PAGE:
We understand certain medications are reported to aid acclimatizing to high altitude. Please discuss these options with your doctor.
      During your trip.
      While our leaders have basic first aid training and are aware of the closest medical facilities, it is very important that you are aware of the cause and effects of travelling at altitude, monitor your health and seek assistance accordingly.
      Please read the following document carefully and, during your trip, utilise the table on the back daily to record your own perspective of your general health and any symptoms you may experience:
      http://d3oxn90f3yphmd.cloudfront.net/sites/default/files/file_attach/52735_product_altitude-sickness.pdf
      YELLOW FEVER:
      A valid international certificate of vaccination against Yellow Fever is required in many countries. You may need to present this on arrival at the airport or border crossing. Some countries will refuse entry if you are unable to present your certificate. It's also quite common for your home country to request a Yellow Fever certificate on your arrival back home.
      It is your responsibility to check with your doctor well in advance of leaving home about the Yellow Fever requirements for the countries you'll be visiting.
      DENGUE FEVER:
      Dengue Fever is common in Latin America and can occur throughout the year. Argentina, Bolivia, Uruguay, Brazil and parts of Mexico are currently suffering from a serious outbreak. This virus is transmitted by mosquitoes. There is no vaccination against it, but there are preventative measures that you can take such as wearing long clothing, using repellent and being indoors particularly around dusk and dawn.
      WHO REPORTS:
      The World Health Organisation has countries in Latin America registered as zones affected by hepatitis A, hepatitis B, typhoid, cholera, rabies and malaria.
      Safety
      Many national governments provide a regularly updated advice service on safety issues involved with international travel. We recommend that you check your government's advice for their latest travel information before departure. Please refer to our website's safety page for links to major travel advisories and updates on safety issues affecting our trip.
      We strongly recommend the use of a neck wallet or money belt while travelling, for the safe-keeping of your passport, air tickets, cash and other valuable items. Leave your valuable jewellery at home - you won't need it while travelling. Many of our hotels have safety deposit boxes, which is the most secure way of storing your valuables. A lock is recommended for securing your luggage.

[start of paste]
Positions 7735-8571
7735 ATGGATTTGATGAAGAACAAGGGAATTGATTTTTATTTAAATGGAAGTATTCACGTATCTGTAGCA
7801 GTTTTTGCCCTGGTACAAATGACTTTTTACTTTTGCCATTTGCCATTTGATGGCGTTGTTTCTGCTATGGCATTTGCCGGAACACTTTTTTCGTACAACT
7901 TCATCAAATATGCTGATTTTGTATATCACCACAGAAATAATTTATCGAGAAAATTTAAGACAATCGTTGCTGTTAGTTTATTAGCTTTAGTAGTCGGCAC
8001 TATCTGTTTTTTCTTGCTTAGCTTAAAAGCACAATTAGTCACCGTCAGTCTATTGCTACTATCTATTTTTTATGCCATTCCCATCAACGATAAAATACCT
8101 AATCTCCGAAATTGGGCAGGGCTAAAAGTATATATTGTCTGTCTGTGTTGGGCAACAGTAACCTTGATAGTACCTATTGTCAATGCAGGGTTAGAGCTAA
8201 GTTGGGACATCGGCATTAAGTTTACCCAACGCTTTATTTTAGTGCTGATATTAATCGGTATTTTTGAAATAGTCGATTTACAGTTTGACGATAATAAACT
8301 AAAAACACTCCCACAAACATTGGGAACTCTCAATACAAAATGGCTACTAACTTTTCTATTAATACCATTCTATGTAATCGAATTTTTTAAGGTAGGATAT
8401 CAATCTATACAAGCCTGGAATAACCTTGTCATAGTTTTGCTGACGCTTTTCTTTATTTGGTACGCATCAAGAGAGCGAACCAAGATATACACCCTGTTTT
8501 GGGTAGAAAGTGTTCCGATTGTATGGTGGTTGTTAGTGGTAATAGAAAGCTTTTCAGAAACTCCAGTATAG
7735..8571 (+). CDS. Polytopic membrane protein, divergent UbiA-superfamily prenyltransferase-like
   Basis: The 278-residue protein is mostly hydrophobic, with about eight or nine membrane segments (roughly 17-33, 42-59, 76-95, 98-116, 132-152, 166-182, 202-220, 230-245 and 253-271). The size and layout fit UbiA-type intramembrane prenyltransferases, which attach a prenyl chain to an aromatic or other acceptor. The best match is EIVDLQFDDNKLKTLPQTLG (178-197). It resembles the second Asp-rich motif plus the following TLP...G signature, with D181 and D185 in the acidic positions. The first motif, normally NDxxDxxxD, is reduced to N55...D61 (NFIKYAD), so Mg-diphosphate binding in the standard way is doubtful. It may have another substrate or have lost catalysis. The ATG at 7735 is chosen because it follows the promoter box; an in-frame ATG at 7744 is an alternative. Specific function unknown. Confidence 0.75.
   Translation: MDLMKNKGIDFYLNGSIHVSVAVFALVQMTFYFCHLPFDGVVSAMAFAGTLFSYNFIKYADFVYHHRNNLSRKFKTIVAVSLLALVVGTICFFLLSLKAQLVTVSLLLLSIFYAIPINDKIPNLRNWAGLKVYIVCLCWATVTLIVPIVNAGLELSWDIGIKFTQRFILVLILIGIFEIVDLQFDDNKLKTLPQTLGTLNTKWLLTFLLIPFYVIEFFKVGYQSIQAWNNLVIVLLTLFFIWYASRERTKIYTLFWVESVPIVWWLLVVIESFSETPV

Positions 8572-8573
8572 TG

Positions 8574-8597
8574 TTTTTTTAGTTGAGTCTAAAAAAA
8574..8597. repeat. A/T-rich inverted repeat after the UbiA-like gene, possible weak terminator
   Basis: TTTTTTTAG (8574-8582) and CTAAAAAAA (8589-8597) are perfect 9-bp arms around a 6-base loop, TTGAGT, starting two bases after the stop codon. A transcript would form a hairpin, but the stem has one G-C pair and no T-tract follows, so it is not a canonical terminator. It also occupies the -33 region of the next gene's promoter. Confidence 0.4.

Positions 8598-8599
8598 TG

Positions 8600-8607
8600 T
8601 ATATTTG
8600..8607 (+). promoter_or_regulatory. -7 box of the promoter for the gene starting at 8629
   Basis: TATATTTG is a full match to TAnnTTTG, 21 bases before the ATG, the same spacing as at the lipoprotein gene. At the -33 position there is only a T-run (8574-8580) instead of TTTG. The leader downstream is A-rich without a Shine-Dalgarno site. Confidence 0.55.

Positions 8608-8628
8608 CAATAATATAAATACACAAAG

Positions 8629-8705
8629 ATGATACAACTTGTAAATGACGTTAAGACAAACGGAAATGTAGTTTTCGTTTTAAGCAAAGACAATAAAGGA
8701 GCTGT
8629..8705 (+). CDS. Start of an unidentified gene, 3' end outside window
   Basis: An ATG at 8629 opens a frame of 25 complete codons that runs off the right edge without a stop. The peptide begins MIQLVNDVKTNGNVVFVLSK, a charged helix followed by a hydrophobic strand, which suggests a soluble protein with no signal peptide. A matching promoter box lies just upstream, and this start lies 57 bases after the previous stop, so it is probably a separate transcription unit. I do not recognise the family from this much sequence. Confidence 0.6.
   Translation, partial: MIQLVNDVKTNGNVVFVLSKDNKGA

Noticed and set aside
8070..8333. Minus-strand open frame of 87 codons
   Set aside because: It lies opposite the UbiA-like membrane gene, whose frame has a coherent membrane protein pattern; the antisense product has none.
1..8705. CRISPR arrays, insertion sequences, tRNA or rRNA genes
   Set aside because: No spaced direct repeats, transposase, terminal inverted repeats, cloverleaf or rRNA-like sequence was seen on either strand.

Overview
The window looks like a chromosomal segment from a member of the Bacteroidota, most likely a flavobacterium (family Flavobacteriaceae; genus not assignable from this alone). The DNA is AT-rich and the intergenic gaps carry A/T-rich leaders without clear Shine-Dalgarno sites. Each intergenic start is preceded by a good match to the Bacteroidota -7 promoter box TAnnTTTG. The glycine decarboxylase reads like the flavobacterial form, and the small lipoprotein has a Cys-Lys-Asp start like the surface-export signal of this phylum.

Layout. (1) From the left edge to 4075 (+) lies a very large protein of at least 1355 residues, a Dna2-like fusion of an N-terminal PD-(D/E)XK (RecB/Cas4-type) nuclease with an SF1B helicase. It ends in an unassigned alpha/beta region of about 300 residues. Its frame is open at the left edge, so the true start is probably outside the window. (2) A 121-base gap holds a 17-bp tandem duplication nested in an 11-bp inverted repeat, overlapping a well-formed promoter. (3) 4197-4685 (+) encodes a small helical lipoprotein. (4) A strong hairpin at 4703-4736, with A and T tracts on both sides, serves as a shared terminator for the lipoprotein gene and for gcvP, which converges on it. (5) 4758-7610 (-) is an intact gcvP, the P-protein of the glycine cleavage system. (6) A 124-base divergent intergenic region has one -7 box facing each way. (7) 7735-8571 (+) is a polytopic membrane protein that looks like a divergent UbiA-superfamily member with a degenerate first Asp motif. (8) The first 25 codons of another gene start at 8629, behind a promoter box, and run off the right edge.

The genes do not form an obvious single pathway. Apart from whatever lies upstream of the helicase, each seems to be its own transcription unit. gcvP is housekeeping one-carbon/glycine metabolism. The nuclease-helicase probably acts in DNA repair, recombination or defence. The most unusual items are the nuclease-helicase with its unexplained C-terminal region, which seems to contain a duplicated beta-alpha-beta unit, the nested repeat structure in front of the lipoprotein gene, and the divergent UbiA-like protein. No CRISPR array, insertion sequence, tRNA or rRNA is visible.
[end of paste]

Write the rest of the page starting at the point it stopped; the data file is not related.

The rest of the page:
Your leader will accompany you on all included activities, however during your trip you'll have some free time to pursue your own interests, relax and take it easy or explore at your leisure. While your group leader will assist you with the available options in a given location, please note that any optional activities you undertake are not part of your Intrepid itinerary, and Intrepid makes no representations about the safety of the activity or the standard of the operators running them. Please use your own good judgement when selecting an activity in your free time. Please also note that your group leader has the authority to amend or cancel any part of the trip itinerary if it's deemed necessary due to safety concerns.
      For more details on the type of conditions and safety standards you can expect on your trip, please refer to Intrepid's operational safety policy on our website. We recommend that you take a moment to read through this information before travelling, and would appreciate any feedback on how well it's being implemented in the field:
      HIKING THE INCA TRAIL OR QUARRY TRAIL:
      In accordance with local laws governing tourism in Peru, trekking groups of up to and including 8 trekkers will be led by one local guide. The evacuation of an injured traveller in normal conditions may take more than 8 hours. For your own safety, it's crucial that you adhere to the local guide's safety instructions, particularly in regard to how to prevent trekkers getting separated or lost. Your leader will also conduct a brief safety discussion before our trekking activity.
      On the Quarry Trail, a horse is available to aid the evacuation of an injured traveller (horses are not allowed on the Inca Trail). This resource is not part of the activity itself, may be up to an hours walk away and should not be expected to assist travellers simply wanting a rest from trekking.
      PETTY THEFT AND PERSONAL SAFETY:
      While travelling there is always the risk of pick-pocketing and petty theft, particularly in the more touristy cities. We recommend that you exercise caution when walking alone at night and encourage you to walk together and only on main, well-lit thoroughfares. Be particularly vigilant on public transport. Simple measures like carrying your day pack on your front, not hanging your bag over the back of your chair and wearing a money belt will reduce any chance that your valuables should go missing.
      MONEY WITHDRAWAL:
      In order to avoid fraud, it is advisable that you withdraw money from ATMs located inside banks or guarded shops during business hours only.
      TRAFFIC AND DRIVING ON THE OTHER SIDE OF THE ROAD:
      Depending on where you come from please note that drivers in this part of the world may drive on the opposite side of the road from what you are used to. Look both ways before crossing any road. Traffic can be a little more chaotic than you might be used to at home. Be aware!